Platelets play a critical role in the blood clotting process. The number of platelets in the blood is referred to as platelet count and normally ranges from 150,000 to 450,000 per one millionth of a liter of blood.
A platelet count with less than 150,000 per microliter of blood is termed as thrombocytopenia while a platelet count greater than 450,000 is referred to as thrombocytosis.
Low platelet count in the blood may result from different medical or hereditary factors. When thrombocytopenia develops, where the number of platelets in the blood is considerably lower than normal levels, it increases the risk of bleeding as platelets are responsible for blood coagulation. The medical condition can lead to nosebleeds, heavier periods, bleeding gums, bruising, or more serious blood disorders.
In some patients with a large drop in platelet counts, a commonly available treatment option is called platelet transfusion which is performed when the drop reached a certain level. To prevent spontaneous bleeding, the doctor will likely recommend platelet transfusion collected from viable donors. A consent will be necessary when the patient has to undergo platelet transfusion procedure.
1. Importance of platelet donation
The donation of platelets has proven to be lifesaving especially in patients with thrombocytopenia who experience bleeding episodes. It is with platelet transfusion that the control of excessive bleeding in patients can be made possible.
Patients with massive blood loss from trauma or surgery are transfused with red blood cells (resulting in partial replacement of the blood volume), fresh frozen plasma, and random donor platelet units. Platelet donation plays an important role in assisting the recipient’s body replace lost platelets in the bloodstream.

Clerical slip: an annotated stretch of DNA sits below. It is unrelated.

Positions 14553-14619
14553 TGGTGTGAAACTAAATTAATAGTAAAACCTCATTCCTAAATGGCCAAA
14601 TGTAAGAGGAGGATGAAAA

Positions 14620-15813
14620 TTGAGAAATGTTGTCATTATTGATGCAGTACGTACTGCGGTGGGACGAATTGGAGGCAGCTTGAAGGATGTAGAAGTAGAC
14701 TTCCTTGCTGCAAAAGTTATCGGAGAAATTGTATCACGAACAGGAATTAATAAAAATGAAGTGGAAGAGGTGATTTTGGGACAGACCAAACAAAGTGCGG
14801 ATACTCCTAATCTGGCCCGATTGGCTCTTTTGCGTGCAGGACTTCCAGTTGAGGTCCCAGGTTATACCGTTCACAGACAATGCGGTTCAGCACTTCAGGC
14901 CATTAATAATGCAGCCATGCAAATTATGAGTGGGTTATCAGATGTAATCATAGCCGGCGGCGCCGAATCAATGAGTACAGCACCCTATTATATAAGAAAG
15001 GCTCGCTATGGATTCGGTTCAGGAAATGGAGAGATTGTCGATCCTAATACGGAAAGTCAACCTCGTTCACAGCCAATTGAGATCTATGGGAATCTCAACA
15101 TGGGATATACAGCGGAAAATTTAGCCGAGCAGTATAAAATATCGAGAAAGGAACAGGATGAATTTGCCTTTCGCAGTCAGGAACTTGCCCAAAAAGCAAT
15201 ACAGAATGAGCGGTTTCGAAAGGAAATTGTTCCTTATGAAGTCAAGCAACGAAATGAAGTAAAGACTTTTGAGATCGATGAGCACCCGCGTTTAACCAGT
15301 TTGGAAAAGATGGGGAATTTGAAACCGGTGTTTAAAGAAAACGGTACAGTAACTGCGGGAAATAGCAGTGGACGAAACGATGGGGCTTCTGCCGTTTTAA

Prophylactic platelet donors allows for transfusion that prevents spontaneous bleeding in afebrile patients with platelet counts that are about 10,000/microlitre; such us conditions resulting from bone marrow suppression.
The donation can be helpful in saving lives of patients with platelet consumption disorders such as heparin-induced thrombocytopenia (HIT), immune thrombocytopenia (ITP), thrombotic thrombocytopenic purpura (TTP), liver disease, disseminated intravascular coagulation (DIC), and those with platelet function disorders. However, it has also been associated with increased risk of thrombosis.
- Darrell J. Triulzi, Susan F. Assmann, Ronald G. Strauss, P. M. Ness, John R. Hess, Richard M. Kaufman, Suzanne Granger, & Sherrill J. Slichter (2012). The impact of platelet transfusion characteristics on posttransfusion platelet increments and clinical bleeding in patients with hypoproliferative thrombocytopenia.
2. Need for platelet donation
People with leukemia, patients undergoing cytotoxic chemotherapy, and hematopoietic cell transplant (HCT) cannot produce their own platelets due to suppressed bone marrow. Prophylactic transfusion is used in these settings which can only be possible with platelet donation.
Platelets are also required when preparing for an invasive procedure, especially when the level of thrombocytopenia is severe and the risk of bleeding is deemed high, in a thrombocytopenic patient.
3. Method of collecting the platelets
Platelets are collected through a process called Plateletpheresis, also thrombocytapheresis or thrombapheresis. This is a process of collecting thrombocytes which is performed using devices in blood donation that separates the platelets from the other components of the blood withdrawn from the donor.
The process is also applicable therapeutically in treating disorders that result in high platelet counts such as thrombocytosis. When donating platelets, a small volume of the donor’s blood, about 1/4 pint, is drawn from the arm and passed through the cell-separating machine. The machine collectively segregate the platelets and safely returns the remaining blood components to the donor. The retuning is accompanied with some saline.
4. Quantity of platelets to donate
A full platelet donation session provides enough platelets for a full therapeutic dose of one patient in need. Some platelet donations provide enough platelets for two, three, or even four therapeutic doses.